materials and shuttle effect [24,25]. That is to say, although adding SnO2/C-HS can effectively improve the electrochemical performance of LSBs, the “shuttle effect” cannot totally be restrained during the initial charge/discharge because of simply mechanically mixing SnO2/C-HS with S/Super P. Therefore, in the future we should investigate more effective strategy to further restrain the “shuttle effect” in order to improve the electrochemical performance of LSBs. Fig. 5c exhibits the cycle performance of the three cathodes at 0.2C. They demonstrate very different initial discharge capacities of 523, 549 and 1057 mA h g 1 for S/conductive acetylene black, S/SnO2 powders and S/SnO2/C-HS, respectively. Obviously, S/SnO2/C-HS cathode re­ veals the highest initial discharge capacity. In addition, S/SnO2/C-HS suggests distinguishingly higher stable discharge specific capacity and higher capacity retention capability than the other two cathodes (S/ conductive acetylene black, SnO2 powder/S). S/SnO2/C-HS cathode remains a high stable discharge specific capacity (766 mA h g 1) after 50 cycles and its capacity retention is 72.5%. In addition, pure SnO2/C-HS and SnO2 powders (shown in Fig. S2, Supporting Information) can only deliver 34 mA h g 1 and 13 mA h g 1 of discharge specific capacity in the voltage window of 1.7–2.8 V, respectively, which made little contribution to total capacity. As shown in Fig. 5d, the rate capabilities of the three sulfur cathodes were evaluated by cycling at various current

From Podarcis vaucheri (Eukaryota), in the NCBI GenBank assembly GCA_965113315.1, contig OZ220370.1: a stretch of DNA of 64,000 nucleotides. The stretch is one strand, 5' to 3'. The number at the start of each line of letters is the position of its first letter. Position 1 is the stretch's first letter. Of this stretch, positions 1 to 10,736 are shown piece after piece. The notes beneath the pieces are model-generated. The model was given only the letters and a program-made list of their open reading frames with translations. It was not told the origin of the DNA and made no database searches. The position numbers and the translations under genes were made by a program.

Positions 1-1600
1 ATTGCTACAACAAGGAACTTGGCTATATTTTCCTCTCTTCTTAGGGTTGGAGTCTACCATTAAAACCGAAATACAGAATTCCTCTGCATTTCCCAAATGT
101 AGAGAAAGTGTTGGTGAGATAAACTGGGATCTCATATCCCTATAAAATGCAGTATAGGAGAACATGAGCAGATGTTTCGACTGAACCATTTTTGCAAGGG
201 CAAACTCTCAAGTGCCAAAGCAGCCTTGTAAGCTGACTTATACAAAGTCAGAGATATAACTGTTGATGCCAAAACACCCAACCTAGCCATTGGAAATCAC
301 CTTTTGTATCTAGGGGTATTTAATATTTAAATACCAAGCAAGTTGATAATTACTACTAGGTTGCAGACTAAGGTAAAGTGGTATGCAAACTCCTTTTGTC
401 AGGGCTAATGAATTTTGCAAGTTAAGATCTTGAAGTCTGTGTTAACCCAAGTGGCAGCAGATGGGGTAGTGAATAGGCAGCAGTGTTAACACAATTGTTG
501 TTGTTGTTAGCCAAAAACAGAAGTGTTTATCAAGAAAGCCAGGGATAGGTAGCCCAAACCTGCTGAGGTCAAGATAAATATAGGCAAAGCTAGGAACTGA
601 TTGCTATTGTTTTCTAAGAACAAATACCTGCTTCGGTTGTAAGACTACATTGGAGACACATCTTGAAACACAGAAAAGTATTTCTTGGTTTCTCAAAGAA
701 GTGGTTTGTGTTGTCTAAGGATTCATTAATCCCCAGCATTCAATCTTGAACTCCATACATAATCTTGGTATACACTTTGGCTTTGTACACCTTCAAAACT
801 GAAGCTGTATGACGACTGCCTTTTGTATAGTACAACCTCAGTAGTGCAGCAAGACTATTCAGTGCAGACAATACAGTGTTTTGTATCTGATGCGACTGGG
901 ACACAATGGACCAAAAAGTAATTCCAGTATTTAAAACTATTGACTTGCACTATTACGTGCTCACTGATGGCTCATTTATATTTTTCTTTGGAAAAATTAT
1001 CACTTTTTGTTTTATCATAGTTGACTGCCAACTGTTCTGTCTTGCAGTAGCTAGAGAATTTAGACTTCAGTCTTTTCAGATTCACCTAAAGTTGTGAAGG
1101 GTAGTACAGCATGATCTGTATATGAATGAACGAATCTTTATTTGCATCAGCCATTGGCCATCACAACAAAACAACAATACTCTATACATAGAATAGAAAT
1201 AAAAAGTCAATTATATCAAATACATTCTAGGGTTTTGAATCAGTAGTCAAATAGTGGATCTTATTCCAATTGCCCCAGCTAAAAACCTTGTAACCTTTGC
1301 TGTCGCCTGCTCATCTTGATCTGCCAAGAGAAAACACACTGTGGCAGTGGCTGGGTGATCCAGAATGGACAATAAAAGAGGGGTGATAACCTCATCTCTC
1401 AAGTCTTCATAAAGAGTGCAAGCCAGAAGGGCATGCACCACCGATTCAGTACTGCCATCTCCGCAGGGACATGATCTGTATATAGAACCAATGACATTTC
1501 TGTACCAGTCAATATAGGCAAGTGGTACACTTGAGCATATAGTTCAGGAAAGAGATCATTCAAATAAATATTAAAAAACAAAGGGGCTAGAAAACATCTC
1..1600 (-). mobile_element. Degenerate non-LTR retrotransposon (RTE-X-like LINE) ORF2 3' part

densities. S/SnO2/C-HS exhibits the highest capacity among the three composites at the same discharge rate. When cycled at different current density of 0.2C, 0.5C, 1C, 3C, and 5C (1C ¼ 1672 mA h g 1), the discharge capacities of S/SnO2/C-HS were about 1100, 900, 800, 620 and 570 mA h g 1, respectively. When the current density switched back to 0.2C, a high discharge capacity of 980 mA h g 1 was still maintained, indicating the excellent stability and sulfur utilization efficiency. Fig. S4 (Supporting Information) exhibits the charge-discharge curves vs. voltage at different rates (from 0.2C to 5C). Furthermore, S/SnO2/C-HS exhibits the stable cycling performance over 600 charge/discharge cy­ cles at 1C as displayed in Fig. 4e. After initial discharge capacity of 713 mA h g 1, S/SnO2/C-HS achieves capacity retentions of 81.8%, 77.8%, and 69.1% at the end of 100th, 200th, and 400th cycle, respectively. Most importantly, after prolonged cycling over 600 cycles, the capacity retention was found to be 67%, which corresponds to a very small capacity decay of 0.066% per cycle (6.6% per 100 cycles), and the stable specific capacity exhibits 478 mA h g 1 after 600 cycles at 1C. In addition, S/SnO2/C-HS also exhibited highly stable Coulombic effi­ ciency, indicating the efficient utilization of sulfur. The current S/SnO2/ C-HS prepared by the SFT method revealed comparable rate perfor­ mance and cycling performances as sulfur cathodes compared with the previously reported SnO2 for lithium-sulfur batteries (Table S2, 6